The Quads? Maybe. But Also Maybe Not...
Here’s a fun fact. There’s a fifth quad muscle. Who knew? Well, maybe some of you. But I am only just now learning about this. Which makes me think two things: 1 - what we know about our own anatomy is, truly, constantly being updated and evolving. And 2 - What do we do with this information? I mean, not just that there is a fifth muscle in a group of muscles that were named for the fact that there are four of them. But also, how does this change our approach? My first thought is more of an ongoing reflection about what we think we know. And this is a great topic of conversation but not the one I am focusing on for this article. My second thought is more of a question… And I have answers.
Ultimately these 2 points are related. If what we know is always changing, then what we do with that knowledge has to be part of the conversation. In this instance, we have always known the Quadricep muscles to be the Vastus Lateralis, the Vastus Intermedius, the Vastus Medialis and the Rectus Femoris. The Quads. Four of them. But now there is a fifth. Where it is and what it does must influence how we work.
Technically, there has been knowledge of a fifth quadricep since 2016 (or even before then but this was when it was officially named). In a study of 26 cadavers, a fifth quadricep muscle, the Tensor Vastus Intermedius (TVI), was found in 22 of those.* And also technically, it follows, that not everyone has a TVI. But 22 out of 26 is not a small percentage. Similar to the Psoas Minor or the Palmaris Longus, though, anomaly muscles get us thinking. What does it do? What does that mean for soft tissue manipulation or dysfunction? And, perhaps most importantly, does its existence change the name of the quads?
And so, I give you the Tensor Vastus Intermedius. You will find this muscle, on those who have it, close to the hip and near it’s similarly named relative, the Tensor Fascia Latae. Its proximal attachment lies on the proximal and lateral surfaces of the shaft of the femur and/or the Greater Trochanter - depending on your source.* And its distal attachment veers medially and merges with the rest of the quad muscles just above the patella. It is not a vast muscle, though. It looks like the anterior upper leg version of the Plantaris muscle - a burst of muscle fibers at the top with a long, tail-like tendon that reaches down to make contact.*
The actions of this little guy are 2 fold, but not what you might expect. Instead of lending a hand in extending the knee along side its siblings, it actually stands in the middle and sort of pulls them back into line if they get too cocky. Specifically, it may play a role in controlling the movement of the patella by counteracting the force of the Vastus Medialis. In other words, if the Vastus Lateralis gets too big for its britches, the TVI acts to reel it in and keep the patella in place. Also, it may act to exert tension on the aponeurosis of the Vastus Intermedius. Or, similar to how the TFL operates, it creates a tension in connective tissue structures to maintain a sense of stability - which we all need.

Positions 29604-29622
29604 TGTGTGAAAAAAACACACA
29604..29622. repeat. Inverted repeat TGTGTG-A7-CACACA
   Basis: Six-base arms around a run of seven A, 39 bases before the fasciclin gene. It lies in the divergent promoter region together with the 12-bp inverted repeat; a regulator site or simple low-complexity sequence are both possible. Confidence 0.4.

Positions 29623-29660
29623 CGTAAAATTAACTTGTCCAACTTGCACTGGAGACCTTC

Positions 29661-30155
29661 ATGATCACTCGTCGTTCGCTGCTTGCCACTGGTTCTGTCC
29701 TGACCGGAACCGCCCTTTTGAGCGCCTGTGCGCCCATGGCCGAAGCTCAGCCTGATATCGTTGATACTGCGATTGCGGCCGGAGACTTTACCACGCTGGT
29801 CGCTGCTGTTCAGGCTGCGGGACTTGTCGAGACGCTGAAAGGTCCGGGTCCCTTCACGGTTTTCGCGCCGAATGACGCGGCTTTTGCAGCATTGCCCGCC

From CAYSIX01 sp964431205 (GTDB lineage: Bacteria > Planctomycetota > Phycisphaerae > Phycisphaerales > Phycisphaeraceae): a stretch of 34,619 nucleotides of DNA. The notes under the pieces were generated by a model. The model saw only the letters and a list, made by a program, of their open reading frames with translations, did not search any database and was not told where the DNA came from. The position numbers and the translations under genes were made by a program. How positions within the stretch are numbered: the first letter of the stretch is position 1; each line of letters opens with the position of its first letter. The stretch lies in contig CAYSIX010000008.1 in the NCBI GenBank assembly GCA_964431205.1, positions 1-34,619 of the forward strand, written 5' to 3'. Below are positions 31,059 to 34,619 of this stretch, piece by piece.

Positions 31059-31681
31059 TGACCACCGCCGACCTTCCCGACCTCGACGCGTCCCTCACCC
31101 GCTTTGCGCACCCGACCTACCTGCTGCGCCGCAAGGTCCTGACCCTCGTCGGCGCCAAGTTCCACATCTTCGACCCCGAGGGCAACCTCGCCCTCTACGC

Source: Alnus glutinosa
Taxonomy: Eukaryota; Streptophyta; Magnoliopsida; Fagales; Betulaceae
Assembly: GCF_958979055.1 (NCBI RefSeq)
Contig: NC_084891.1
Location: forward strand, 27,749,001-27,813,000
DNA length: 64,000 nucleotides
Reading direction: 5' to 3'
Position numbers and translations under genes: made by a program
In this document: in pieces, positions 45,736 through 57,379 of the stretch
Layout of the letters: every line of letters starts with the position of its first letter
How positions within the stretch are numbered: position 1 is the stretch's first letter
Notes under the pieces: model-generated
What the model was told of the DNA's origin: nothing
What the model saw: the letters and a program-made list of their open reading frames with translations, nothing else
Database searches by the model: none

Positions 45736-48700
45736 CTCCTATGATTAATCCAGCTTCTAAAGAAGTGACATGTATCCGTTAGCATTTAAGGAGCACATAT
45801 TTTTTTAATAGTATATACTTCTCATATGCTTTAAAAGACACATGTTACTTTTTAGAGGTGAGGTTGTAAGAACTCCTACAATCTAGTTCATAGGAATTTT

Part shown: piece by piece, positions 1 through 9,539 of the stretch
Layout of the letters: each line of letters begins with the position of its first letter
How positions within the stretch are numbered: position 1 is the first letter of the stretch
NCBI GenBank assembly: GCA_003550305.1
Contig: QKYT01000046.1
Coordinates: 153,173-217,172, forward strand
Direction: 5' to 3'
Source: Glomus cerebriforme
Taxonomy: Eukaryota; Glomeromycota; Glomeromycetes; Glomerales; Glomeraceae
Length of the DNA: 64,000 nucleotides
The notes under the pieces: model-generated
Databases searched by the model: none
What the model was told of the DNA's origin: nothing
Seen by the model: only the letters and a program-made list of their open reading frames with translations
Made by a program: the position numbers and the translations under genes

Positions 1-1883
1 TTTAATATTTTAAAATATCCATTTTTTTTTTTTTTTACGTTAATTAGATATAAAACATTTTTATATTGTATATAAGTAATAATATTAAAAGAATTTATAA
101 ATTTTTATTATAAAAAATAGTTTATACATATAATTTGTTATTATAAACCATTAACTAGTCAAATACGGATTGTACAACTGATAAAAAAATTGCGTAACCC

What exactly does this mean for massage therapy? Our approach to the quadricep muscles does not have to change except for this: learning about anatomy and their respective physiologies always guides how we work. But because what we know is always shifting and moving, our ability to be fluid with the translation of what is in our brains to what our hands do will always be essential. The knowledge that a fifth quad muscle exists gives us a greater ability to be even more nuanced and detailed with our techniques. Simultaneously, though, the whole person that is on your table is still your best guide.
Try this: With your client supine, have them situate the leg you are focused on so that their knee is bent and that foot is on the table. Sit on their foot to help stabilize their leg. With both hands on either side of the knee, curl your fingers so that your finger pads sink down into the aponeurotic tissue just superior to the patella. Then start sliding from knee to hip methodically, working from medial to lateral or vice versa or both. Notice the density or pliability of their tissues. And check in with your client about what they feel. With this extra wisdom about the quads in your pocket, spend a little extra time rapidly drawing short lines from the top of the patella to about mid thigh with a decent amount of pressure. Then clasp your hands at the top of the leg near the hip, lean back and give the TVI a little extra love.
Remember, too, that educating your client is one of your most powerful techniques. Tell them about this new element that might be influencing their knee pain or muscle tension. Remind them that you are always reading up on research and theories. And boost their confidence in who you are as a bodyworker. Your passion for this craft will be infectious. As for what we should call the quads now that we know more about them? Pentriceps? Quads 2.0? Vuads? What do you think?